Insights from Morton High

Persistence and Perseverance

Mr. McGregor was my chemistry teacher. I hated his class at the time. He was unreasonable and demanding. He was also brilliant and forced us to think. Mr. McGregor had certain minimum requirements that had to be met. We not only took tests over a variety of areas each grading period, but we had to pass those same tests with increasing proficiency each time. By the last grading period several of the exams required 100% mastery - and that was just to pass his class!

Our lab drawers were graded with an accuracy which defied description. He actually measured the distance from pipette to right angle and took off points if we did not conform to his standards. I imagine that a 'right-brained' person like me was a thorn in Mr. McGregor's side. I spent $30.00 on lab glassware and probably 30 hours of his afternoons trying to produce a stirring rod to meet his standards. In the end I had 60 stirring rods (all of which looked rather like elephant feet on the stirring end). He had never allowed anyone a passing grade who had not succeeded in completing the project to his exacting standard. At 5:30 p.m. on the last day to complete the assignment I was still working in the lab. He announced that because of my determination he was suspending his principles and giving me a D-! I was never happier over any grade!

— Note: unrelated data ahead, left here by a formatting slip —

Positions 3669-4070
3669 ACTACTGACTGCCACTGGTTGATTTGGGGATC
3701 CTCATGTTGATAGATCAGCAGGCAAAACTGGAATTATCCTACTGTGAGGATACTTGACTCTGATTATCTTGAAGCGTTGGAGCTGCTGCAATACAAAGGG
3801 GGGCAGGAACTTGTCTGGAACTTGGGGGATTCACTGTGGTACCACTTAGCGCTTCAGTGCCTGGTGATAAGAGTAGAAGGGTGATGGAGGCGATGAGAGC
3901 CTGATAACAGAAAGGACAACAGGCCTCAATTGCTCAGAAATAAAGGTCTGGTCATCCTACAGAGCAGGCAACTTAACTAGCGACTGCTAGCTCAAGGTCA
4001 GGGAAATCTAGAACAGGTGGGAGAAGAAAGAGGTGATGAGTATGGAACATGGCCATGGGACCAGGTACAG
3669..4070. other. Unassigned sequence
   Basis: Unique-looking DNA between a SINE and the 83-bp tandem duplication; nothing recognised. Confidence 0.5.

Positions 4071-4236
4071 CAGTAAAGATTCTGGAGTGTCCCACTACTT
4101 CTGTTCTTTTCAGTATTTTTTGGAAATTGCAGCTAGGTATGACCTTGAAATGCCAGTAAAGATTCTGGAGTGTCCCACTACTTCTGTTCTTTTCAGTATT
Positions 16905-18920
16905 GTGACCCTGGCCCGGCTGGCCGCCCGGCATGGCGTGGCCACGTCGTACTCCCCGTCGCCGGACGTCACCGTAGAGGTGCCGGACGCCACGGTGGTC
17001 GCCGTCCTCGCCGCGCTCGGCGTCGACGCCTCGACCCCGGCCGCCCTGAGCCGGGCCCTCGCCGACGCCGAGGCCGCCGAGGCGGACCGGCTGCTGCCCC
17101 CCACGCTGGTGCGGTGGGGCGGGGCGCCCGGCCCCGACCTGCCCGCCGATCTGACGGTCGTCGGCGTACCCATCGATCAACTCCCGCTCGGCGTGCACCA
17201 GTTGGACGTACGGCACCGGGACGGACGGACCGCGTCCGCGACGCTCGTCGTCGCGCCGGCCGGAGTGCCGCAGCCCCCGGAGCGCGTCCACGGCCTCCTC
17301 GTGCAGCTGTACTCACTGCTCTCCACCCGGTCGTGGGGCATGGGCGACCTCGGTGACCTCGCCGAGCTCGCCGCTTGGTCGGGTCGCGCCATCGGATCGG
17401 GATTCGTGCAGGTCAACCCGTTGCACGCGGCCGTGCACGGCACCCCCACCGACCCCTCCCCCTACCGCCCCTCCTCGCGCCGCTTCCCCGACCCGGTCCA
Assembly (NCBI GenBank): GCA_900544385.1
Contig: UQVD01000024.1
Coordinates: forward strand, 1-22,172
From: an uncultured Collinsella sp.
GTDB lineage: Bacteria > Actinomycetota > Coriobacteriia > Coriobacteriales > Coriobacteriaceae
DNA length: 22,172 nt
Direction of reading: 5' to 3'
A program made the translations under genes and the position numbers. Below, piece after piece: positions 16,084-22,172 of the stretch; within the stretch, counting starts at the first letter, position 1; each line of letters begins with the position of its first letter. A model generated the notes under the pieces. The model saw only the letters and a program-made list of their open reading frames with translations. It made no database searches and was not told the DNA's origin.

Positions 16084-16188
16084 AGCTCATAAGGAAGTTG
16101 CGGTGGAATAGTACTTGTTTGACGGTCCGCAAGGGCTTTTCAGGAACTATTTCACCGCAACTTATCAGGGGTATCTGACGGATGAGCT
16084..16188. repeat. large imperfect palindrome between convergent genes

Another treasured memory is the vision of Mr. McGregor running with a fire extinguisher in hand toward a flaming excelsior projectile from one of my failed experiments. It provided one of the few moments of levity in his class.

Along with being a stickler for science, he was also a stickler for behavior. He considered a sideways glance to be a form of communication, and he took points off for it. I survived Mr. McGregor and he survived me. Looking back, now, I am grateful that I experienced this unique teacher. I don't remember much Chemistry from his class (though I can still recite the activity series in 10 seconds). But more important than the chemistry was the lesson I learned about myself. I learned a great deal about how to learn and about the self-discipline it required. I also found that sometimes you can respect someone you don't really like. I told this story to the young man sitting at the computer in the library who was angry and frustrated with a demanding teacher. You see, in a sense, I wish for every student at Morton High the opportunities presented by a Mr. McGregor.

Return to Karen's Columns

Return to Karen's Homepage